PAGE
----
Although gay, lesbian, and queer theory are related practices, the three terms delineate separate emphases marked by different assumptions about the relationship between gender and sexuality.
Feminist literary theory is a complex, dynamic area of study that draws from a wide range of critical theories.
The Harlem Renaissance, an African-American literary movement of the 1920s and 1930s, included several important gay and lesbian writers.
The bisexual novelist and memoirist Violette Leduc is an astute psychological observer and a dramatic chronicler of women's issues.
Erotic and pornographic works have been written in many cultures since ancient times and recently have flourished with the relaxation of censorship.
Combining elements of incongruity, theatricality, and exaggeration, camp is a form of humor that helps homosexuals cope with a hostile environment.
Conflicted over his own sexuality, Tennessee Williams wrote directly about homosexuality only in his short stories, his poetry, and his late plays.
African-American writer Randall Kenan delineates the richly nuanced internal landscapes of the diverse inhabitants of his fictional community, Tims Creek, N. C.
Two young men discuss rising homophobia during the marriage debate.
On April 23, 2013, France's National Assembly decisively passed marriage equality legislation on final reading, 331-225. The historic vote came in the midst of heightened tension and escalating violence on the part of anti-gay opponents of equal rights. Barring a ruling by the Constitutional Council, France will be the 14th nation to extend marriage rights to all of its same-sex couples.
In advance of the vote, Paris police stationed scores of officers and a small battery of water cannons at the National Assembly in order to prevent a repeat of the street violence that has characterized some of the demonstrations against marriage equality. Increased police patrols were also ordered for the city's predominantly gay neighborhoods.
In addition to several highly publicized attacks on gay couples and on gay bars, Socialist deputies have been threatened as a result of their support of equal marriage rights.
Claude Bartolone, the president of the National Assembly, received a threatening letter containing gunpowder. The letter echoed the threat made earlier by Frigide Barjot, the leader of the anti-gay group Manif pour Tous, who said that President Hollande "wants blood" and promised that "He will get it."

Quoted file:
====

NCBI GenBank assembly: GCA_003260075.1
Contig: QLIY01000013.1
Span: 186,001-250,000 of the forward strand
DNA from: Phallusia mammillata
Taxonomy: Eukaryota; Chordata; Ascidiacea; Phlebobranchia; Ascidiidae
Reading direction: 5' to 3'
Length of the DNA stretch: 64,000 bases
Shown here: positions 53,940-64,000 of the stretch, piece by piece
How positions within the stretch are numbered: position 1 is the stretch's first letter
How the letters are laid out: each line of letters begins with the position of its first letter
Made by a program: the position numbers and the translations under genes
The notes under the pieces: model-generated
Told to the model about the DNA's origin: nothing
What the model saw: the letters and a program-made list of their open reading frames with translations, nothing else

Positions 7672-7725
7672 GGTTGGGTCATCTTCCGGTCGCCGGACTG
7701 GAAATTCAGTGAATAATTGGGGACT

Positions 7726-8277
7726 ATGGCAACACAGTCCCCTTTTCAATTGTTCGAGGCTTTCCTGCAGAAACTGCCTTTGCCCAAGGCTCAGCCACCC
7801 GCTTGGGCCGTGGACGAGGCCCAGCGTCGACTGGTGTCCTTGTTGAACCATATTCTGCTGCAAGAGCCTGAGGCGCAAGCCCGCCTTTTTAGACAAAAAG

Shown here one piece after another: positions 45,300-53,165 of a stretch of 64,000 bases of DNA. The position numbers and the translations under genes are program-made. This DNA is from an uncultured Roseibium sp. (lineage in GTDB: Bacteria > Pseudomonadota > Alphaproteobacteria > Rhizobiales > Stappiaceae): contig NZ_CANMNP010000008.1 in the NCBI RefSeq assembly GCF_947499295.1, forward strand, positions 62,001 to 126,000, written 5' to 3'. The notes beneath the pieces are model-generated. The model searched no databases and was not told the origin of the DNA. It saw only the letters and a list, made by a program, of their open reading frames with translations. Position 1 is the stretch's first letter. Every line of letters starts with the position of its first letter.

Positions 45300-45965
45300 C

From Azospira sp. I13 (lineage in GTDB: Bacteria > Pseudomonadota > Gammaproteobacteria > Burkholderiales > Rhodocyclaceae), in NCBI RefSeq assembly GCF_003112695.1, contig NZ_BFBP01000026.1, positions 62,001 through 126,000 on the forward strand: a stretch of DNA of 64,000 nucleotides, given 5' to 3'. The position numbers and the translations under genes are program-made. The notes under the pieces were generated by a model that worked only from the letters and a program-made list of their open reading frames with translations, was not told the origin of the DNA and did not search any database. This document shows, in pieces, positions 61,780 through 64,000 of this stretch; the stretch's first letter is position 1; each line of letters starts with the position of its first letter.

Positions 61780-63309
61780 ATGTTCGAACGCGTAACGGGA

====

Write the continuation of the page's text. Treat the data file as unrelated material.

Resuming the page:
Shortly before the vote was taken, a protest broke out in the National Assembly gallery. Bartolene ordered the protesters removed, describing them as "enemies of democracy."
Joe Morgan and Dan Littauer report in Gay Star News that President François Hollande has 15 days to sign the bill into law, though opponents are likely to mount a last-minute appeal to the Constitutional Council. It is believed that such an appeal will not succeed, though it may have the effect of delaying Hollande's signing marriage equality into law by a month.
Dominique Bertinotti, Minister for Family, said that "Even in the event of an appeal to the Constitutional Council, we can consider that [marriage equality] will become law in late June."
On his blog, French gay activist Nicolas Chinadret described the vote as a "natural, if overdue, step forward for France," but added, "it is very sad and somewhat shameful that the country of human rights had to be the one with the most virulent opposition to the move."
"The violence both physical and verbal that we've witnessed have created real wounds that will take much time and effort to be healed."
The news video below reports on the marriage debate and homophobic violence in France.
In the following clip National Assembly President Bartolone orders disruptive protesters removed from the gallery as the vote is about to proceed.
The video below captures the moment that the vote is announced to the cheers of the delegates and vistors.